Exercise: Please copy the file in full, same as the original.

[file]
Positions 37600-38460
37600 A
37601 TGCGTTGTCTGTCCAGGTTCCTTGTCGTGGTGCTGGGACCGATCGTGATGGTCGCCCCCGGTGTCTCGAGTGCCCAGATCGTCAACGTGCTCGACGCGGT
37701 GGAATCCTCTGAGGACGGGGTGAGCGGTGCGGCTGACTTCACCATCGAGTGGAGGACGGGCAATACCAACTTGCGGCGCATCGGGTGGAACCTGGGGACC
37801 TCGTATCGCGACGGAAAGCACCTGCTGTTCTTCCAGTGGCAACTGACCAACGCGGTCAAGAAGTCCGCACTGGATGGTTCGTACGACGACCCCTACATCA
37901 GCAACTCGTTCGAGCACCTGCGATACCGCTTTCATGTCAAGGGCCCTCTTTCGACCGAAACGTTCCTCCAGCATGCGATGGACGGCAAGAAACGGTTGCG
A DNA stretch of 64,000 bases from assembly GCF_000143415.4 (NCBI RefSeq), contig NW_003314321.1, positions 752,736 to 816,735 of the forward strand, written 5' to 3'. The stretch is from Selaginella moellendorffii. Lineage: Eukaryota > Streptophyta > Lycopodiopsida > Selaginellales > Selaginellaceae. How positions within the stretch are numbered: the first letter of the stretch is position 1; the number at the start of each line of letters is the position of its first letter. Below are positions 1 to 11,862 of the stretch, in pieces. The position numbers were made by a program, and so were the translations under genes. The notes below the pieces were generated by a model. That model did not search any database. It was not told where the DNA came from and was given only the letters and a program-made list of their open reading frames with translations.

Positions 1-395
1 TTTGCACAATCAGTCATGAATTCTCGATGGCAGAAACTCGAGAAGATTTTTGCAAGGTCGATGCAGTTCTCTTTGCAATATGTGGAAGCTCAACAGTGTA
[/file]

Positions 37600-38460
37600 A
37601 TGCGTTGTCTGTCCAGGTTCCTTGTCGTGGTGCTGGGACCGATCGTGATGGTCGCCCCCGGTGTCTCGAGTGCCCAGATCGTCAACGTGCTCGACGCGGT
37701 GGAATCCTCTGAGGACGGGGTGAGCGGTGCGGCTGACTTCACCATCGAGTGGAGGACGGGCAATACCAACTTGCGGCGCATCGGGTGGAACCTGGGGACC
37801 TCGTATCGCGACGGAAAGCACCTGCTGTTCTTCCAGTGGCAACTGACCAACGCGGTCAAGAAGTCCGCACTGGATGGTTCGTACGACGACCCCTACATCA
37901 GCAACTCGTTCGAGCACCTGCGATACCGCTTTCATGTCAAGGGCCCTCTTTCGACCGAAACGTTCCTCCAGCATGCGATGGACGGCAAGAAACGGTTGCG
A DNA stretch of 64,000 bases from assembly GCF_000143415.4 (NCBI RefSeq), contig NW_003314321.1, positions 752,736 to 816,735 of the forward strand, written 5' to 3'. The stretch is from Selaginella moellendorffii. Lineage: Eukaryota > Streptophyta > Lycopodiopsida > Selaginellales > Selaginellaceae. How positions within the stretch are numbered: the first letter of the stretch is position 1; the number at the start of each line of letters is the position of its first letter. Below are positions 1 to 11,862 of the stretch, in pieces. The position numbers were made by a program, and so were the translations under genes. The notes below the pieces were generated by a model. That model did not search any database. It was not told where the DNA came from and was given only the letters and a program-made list of their open reading frames with translations.

Positions 1-395
1 TTTGCACAATCAGTCATGAATTCTCGATGGCAGAAACTCGAGAAGATTTTTGCAAGGTCGATGCAGTTCTCTTTGCAATATGTGGAAGCTCAACAGTGTA